Using offlineimap on Snow Leopard – the really fugly hardcore solution

So, I got fed up with this issue now and found a solution that isn’t pretty. But it works, apparently without any relevant disadvantages, so I’ll live with it for the time being.

Update: in the comments below there’s a different, somewhat cleaner solution, which doesn’t require you to change your “system” Python files.

Yesterday I posted about the problem: offlineimap quits with a “trace trap”, which occurs when the line from _locale import * is executed.

For full reference, this line is line 31 of the file locale.py, which lives in your Python version’s library dir. For the standard Python 2.6 that comes with Snow Leopard, that path is /System/Library/Frameworks/Python.framework/Versions/2.6/lib/python2.6 — for your Python version the version number may vary, or in the case of a MacPorts installed Python, it’s going to be somewhere else entirely (/opt/local/lib/python2.5 for instance).

I tried hunting down the real origin of this problem, but I wasn’t able to find out anything in the end. I learned an awful lot about using the fantastic toolset that comes with Mac OS X and XCode (Python pdb and gdb, of course, but also the DTrace based stuff like Instruments, dtruss, opensnoop and the like — amazing stuff). But apart from demonstrating that _locale.so can apparently not be imported under the specific circumstances without crashing Python hard, I wasn’t able to get any further. I hope somebody will figure this out eventually.

Meanwhile, looking around the sources (isn’t open source wonderful… — some people always claim you can’t do anything useful with it), I found that there is actually a workaround implementation right there in locale.py. The offending import statement is nested in a try/except block and an exception called ImportError is caught. Presumably that’s the idea. Somehow the problem I’m seeing looks awfully like an import error to me, albeit more of a kick-your-ass-and-hopy-you-die sort of import error (that’s what they say, isn’t it?).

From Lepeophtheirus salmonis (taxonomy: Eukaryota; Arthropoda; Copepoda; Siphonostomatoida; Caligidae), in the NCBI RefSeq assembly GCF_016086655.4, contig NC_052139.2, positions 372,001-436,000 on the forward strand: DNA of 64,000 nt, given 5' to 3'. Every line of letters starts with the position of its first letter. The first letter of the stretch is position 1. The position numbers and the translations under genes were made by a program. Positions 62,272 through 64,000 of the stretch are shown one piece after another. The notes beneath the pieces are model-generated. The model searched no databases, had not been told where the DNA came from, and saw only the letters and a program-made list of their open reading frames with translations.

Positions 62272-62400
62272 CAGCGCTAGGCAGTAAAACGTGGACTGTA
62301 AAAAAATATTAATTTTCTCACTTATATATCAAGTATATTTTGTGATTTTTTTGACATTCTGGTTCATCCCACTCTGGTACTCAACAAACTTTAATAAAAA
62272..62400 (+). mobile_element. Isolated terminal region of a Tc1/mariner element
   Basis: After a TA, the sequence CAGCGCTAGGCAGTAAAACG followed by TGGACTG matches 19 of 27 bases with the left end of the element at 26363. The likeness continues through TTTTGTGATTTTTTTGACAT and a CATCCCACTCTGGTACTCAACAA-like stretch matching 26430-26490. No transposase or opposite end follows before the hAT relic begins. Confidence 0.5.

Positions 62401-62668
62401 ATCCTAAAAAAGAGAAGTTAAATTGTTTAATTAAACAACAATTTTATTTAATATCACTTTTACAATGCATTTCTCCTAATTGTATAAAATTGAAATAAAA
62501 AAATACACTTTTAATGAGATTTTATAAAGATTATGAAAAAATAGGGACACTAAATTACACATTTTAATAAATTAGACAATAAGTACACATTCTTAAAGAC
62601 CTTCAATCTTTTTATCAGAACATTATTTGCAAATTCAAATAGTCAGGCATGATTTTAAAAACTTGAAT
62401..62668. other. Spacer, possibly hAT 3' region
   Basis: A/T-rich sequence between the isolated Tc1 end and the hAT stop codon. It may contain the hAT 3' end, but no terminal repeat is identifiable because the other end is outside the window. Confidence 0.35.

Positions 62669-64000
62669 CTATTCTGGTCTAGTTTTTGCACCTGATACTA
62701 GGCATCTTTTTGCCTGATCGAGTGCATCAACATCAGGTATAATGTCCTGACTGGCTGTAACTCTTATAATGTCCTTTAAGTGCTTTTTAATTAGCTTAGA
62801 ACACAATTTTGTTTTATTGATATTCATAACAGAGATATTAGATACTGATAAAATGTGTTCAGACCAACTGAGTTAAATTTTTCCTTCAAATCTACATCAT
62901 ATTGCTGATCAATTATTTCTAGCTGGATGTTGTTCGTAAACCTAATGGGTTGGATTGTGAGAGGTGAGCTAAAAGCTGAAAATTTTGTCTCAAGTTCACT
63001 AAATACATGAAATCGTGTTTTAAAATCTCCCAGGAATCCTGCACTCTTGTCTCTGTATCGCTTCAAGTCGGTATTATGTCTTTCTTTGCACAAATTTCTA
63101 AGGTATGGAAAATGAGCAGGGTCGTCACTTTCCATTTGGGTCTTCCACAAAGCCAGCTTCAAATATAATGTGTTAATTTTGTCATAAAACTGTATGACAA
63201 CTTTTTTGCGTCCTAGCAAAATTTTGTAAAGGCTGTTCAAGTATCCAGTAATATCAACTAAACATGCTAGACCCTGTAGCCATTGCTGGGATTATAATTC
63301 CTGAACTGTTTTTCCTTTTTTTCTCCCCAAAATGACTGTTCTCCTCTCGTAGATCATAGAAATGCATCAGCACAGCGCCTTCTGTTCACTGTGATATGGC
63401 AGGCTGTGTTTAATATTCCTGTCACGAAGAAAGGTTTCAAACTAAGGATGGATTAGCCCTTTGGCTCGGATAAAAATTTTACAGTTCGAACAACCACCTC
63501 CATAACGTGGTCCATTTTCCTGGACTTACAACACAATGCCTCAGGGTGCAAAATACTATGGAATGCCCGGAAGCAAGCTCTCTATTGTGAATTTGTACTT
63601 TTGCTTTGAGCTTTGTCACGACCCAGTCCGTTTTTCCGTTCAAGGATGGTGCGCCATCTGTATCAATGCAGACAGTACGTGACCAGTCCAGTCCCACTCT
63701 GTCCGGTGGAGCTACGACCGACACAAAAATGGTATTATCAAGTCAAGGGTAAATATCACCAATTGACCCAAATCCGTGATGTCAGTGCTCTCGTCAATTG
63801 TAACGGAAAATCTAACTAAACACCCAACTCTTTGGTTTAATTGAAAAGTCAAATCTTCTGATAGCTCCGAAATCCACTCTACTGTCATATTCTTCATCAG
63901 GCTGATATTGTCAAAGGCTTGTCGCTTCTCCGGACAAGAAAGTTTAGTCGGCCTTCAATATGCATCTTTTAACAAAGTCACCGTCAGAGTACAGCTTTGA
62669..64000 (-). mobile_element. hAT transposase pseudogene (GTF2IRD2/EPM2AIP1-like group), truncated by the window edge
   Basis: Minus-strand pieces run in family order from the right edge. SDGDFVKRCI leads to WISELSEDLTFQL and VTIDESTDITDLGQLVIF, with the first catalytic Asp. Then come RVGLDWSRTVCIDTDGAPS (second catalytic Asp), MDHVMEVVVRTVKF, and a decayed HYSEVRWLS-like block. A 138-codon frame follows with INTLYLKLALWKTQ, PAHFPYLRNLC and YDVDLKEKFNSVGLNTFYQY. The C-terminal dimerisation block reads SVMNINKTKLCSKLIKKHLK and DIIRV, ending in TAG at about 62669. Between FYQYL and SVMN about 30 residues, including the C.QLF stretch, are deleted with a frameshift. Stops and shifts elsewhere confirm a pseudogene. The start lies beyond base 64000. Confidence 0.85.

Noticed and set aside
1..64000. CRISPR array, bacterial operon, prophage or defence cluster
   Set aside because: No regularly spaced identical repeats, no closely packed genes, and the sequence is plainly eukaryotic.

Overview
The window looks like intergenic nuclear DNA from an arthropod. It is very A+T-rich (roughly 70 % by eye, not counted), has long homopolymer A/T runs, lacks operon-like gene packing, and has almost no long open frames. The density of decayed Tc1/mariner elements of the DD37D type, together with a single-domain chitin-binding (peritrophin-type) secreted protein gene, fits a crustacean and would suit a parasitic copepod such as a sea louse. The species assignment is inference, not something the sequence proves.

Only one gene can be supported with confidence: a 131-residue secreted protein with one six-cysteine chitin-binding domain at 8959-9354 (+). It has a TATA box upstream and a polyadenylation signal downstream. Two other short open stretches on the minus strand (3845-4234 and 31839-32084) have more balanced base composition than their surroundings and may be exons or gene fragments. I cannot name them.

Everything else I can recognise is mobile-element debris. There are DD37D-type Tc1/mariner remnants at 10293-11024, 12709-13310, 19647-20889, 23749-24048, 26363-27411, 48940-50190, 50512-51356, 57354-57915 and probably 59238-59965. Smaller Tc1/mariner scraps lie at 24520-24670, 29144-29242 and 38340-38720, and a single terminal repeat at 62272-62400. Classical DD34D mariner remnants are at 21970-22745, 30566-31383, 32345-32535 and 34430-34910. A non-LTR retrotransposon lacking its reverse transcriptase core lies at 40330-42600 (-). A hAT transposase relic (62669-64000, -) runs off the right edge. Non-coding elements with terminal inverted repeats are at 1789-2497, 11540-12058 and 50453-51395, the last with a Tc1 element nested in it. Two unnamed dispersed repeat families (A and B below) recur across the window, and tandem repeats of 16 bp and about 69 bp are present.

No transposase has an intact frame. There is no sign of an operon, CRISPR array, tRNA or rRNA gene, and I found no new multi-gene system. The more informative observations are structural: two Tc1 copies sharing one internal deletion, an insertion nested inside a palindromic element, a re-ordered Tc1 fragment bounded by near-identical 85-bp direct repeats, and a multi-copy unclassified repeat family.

So. I just went and took out the import line and the try/except and left the code in place that would be executed in case of the ImportError. Brilliant, eh? Yeah well, I sort of hate it because I don’t like modifying something I’d call a “system library” from my point of view. Anyway. It works. offlineimap just synchronized about 400 messages or so. Cool.

In case you feel like doing the same thing, I’m making a patch file for the file locale.py available here: locale.py.patch

Please be aware that these instructions come without warranty!! They may not work for you or result in other issues! You follow these steps at your own risk!

In order to use the patch, follow these steps:

  1. Download the patch file and save it somewhere on your machine

  2. Find the correct path (see above) where your locale.py lives. Open a Terminal window and cd into that path.

  3. Make a backup copy of the original locale.py: sudo cp locale.py locale.py.orig

  4. Apply the patch with this command: sudo patch < /path/to/locale.py.patch

You should see output from the patch command saying patching file locale.py. This confirms that everything has gone to plan. Now try running offlineimap — it may just work.

Please be aware that these instructions come without warranty!! They may not work for you or result in other issues! You follow these steps at your own risk!

Have fun!

6 Comments on Using offlineimap on Snow Leopard – the really fugly hardcore solution

  1. Thanks so much for tracking this down and sharing the hack. Fugly and hardcore, as you say, but at least it works for now. You saved my Snow Leopard install

    Like

  2. If you instead just add:
    from locale import *
    before:
    from offlineimap import init

    does that also fix it for you?

    Like

  3. T. Joseph Carter // September 9, 2009 at 5:45 am // Reply

    Still a hack, but less fugly.

    Edit the offlineimap main script (the one you put into bin) and add “from locale import *” before “from offlineimap import init”.

    Suggestion from pogma in #fink on freenode. Works for me.

    Like

  4. Hey guys – yeah, that works! Thanks for stopping by and letting me know! 🙂

    I agree this is a rather cleaner workaround than mine. Cool!

    Like

  5. Good explanation, thanks. Maybe this is the point where we should stop calling this a hack then 🙂

    Like

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